Canadian Adventure, Day 1: Albertans and Maps

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Um, how do I know this is Canada? Looks the same. Aren’t you all supposed to be wearing those hats with the ear flaps?

I linked up with the CrazyFather at the hotel. We didn’t have any tickets for events until Thursday, but we figured it might be a good idea to scout the route to the Stampede, especially since a famous cowboy restaurant Buzzard’s Restaurant and Bar was only a few blocks away. Our desk clerk helpfully suggested that we drive as far as the C-Train, Calgary’s light rail, and take that into the city since it stops right at the Stampede location. Parking at the C-Train station was free, and parking at the Stampede was wicked expensive (as pretty much everything in Canada is for us poor Americans).

It was at this point, I discovered what the CrazyFather had discovered when he was riding through Alberta: these people lack the ability to give directions. Street names and distances are simply not ingredients used in an Albertan direction recipe. Instead, they do their locational cooking with previously existing structures and street lights.

Moreover, I’m convinced that the kilometer has destroyed their concept of time and space. For example, “Turn right out of the parking lot, turn right at the first light, turn right again, then you’ll take a left onto Highway 1″ would seem like a fairly quick trip, would it not? Too bad it takes about 40km to cover those directions, much to our surprise.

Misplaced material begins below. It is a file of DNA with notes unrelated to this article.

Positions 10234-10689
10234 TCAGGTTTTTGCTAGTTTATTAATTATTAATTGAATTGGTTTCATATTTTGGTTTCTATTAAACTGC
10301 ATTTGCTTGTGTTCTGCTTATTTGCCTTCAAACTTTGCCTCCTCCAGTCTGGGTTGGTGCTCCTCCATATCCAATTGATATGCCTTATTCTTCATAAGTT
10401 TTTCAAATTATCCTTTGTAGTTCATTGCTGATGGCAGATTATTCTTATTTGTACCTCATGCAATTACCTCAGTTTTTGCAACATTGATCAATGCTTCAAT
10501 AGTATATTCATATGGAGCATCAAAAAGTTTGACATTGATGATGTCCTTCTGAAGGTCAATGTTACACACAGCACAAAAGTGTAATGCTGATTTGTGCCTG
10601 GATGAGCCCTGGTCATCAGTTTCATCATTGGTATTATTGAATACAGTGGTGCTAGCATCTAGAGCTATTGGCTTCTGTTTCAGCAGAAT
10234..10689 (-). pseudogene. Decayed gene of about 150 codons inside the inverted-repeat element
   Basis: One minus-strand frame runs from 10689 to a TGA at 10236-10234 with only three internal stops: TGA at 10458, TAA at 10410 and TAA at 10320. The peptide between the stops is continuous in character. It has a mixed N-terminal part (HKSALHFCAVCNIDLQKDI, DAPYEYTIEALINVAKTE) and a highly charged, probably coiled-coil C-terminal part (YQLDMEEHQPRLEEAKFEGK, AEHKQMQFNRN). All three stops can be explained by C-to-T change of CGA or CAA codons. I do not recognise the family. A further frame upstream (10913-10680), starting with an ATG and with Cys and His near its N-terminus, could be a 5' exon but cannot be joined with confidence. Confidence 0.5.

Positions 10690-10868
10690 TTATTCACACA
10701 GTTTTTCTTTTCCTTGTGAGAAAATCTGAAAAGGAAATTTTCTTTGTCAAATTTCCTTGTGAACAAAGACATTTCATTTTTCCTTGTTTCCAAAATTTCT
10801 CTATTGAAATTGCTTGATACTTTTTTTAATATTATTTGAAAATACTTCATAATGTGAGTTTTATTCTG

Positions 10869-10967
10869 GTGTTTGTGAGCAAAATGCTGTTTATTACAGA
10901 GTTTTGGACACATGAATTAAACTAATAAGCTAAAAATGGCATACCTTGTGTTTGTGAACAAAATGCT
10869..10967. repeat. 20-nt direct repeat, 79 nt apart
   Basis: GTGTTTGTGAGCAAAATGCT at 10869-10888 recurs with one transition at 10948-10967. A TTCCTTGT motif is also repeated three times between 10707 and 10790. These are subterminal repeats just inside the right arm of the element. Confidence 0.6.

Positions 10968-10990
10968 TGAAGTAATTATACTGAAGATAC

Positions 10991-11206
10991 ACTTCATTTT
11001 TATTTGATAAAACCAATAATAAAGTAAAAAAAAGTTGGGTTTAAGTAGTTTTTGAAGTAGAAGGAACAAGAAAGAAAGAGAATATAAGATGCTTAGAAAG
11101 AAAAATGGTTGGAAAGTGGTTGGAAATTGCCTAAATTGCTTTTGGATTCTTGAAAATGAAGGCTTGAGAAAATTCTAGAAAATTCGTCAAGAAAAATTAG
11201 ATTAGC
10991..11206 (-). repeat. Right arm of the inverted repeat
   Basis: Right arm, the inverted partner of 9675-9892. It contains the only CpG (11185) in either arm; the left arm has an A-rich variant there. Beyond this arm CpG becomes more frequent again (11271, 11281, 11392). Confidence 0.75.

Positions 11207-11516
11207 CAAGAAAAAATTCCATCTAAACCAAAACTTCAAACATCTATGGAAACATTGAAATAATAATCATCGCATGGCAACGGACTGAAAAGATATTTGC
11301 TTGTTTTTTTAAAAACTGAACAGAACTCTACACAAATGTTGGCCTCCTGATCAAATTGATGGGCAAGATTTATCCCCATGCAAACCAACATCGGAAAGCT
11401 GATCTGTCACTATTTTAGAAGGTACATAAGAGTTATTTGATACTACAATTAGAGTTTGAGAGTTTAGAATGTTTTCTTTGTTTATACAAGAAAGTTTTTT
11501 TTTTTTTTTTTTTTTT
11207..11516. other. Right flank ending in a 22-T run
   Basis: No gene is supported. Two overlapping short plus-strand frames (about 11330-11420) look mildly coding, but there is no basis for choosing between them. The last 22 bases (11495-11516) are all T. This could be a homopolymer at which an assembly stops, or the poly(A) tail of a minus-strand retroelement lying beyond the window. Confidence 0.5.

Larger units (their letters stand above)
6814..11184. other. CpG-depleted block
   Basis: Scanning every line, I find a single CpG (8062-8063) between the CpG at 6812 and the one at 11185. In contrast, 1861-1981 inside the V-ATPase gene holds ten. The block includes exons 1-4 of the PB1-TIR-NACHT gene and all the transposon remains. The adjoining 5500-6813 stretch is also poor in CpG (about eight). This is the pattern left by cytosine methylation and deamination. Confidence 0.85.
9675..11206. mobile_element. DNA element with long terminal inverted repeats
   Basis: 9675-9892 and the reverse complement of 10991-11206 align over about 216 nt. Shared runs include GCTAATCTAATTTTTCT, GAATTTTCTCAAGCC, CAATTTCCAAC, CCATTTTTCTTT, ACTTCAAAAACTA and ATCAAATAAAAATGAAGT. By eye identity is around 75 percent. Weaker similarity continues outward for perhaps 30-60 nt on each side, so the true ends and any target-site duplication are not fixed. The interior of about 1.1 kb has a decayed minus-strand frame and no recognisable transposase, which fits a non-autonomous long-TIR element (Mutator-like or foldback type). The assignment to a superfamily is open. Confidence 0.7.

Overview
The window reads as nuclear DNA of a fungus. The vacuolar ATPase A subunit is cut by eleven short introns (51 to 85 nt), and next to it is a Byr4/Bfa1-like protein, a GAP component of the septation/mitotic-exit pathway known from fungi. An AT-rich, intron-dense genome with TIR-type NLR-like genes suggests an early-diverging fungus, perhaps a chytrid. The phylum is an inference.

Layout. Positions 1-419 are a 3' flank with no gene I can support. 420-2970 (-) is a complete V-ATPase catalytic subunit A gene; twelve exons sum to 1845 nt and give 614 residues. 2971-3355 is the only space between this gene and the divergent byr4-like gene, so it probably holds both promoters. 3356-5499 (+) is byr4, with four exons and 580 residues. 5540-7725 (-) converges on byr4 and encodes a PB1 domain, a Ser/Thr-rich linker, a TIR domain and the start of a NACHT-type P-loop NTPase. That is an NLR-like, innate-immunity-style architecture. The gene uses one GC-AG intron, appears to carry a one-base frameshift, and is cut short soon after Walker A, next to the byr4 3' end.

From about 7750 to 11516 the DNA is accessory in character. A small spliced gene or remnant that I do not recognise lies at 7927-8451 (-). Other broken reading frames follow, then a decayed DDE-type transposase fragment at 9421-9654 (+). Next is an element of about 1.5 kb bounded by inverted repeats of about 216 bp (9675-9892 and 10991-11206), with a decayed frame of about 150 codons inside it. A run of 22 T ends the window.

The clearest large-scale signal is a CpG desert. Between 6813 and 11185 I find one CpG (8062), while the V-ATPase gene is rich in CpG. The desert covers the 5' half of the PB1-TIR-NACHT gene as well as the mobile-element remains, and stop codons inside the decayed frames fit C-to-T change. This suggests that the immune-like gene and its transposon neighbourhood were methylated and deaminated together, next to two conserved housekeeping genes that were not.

This has become a source of tension due to the difference in the CrazyFather’s and the CrazyEngineer’s styles of troubleshooting poor directions.

I approach directions logically and love following a map. If I’m expecting to hit a cross-street on a map, I don’t panic until I reach a cross-street that is past my desired destination. At that point, I know I must have missed it and should either turn around or attempt to re-adjust my route. This has become handy since Canadian maps are not exactly drawn to scale, with 2km stretches of road taking up just as much map distance as 20km stretches.

However, the CrazyFather’s approach is to, at the first inkling of going the wrong way, ask the first person you can for directions. Perhaps in some cases this is a good strategy, but when you combine it with an Albertan’s inability to give good directions, it becomes a frustrating exercise in triangulation as we must constantly re-ask for directions as we get closer to our destination.

Having navigated Calgary’s mass transit system and glimpsing the Stampede Park, we decided instead to go driving off into the Canadian Rockies.

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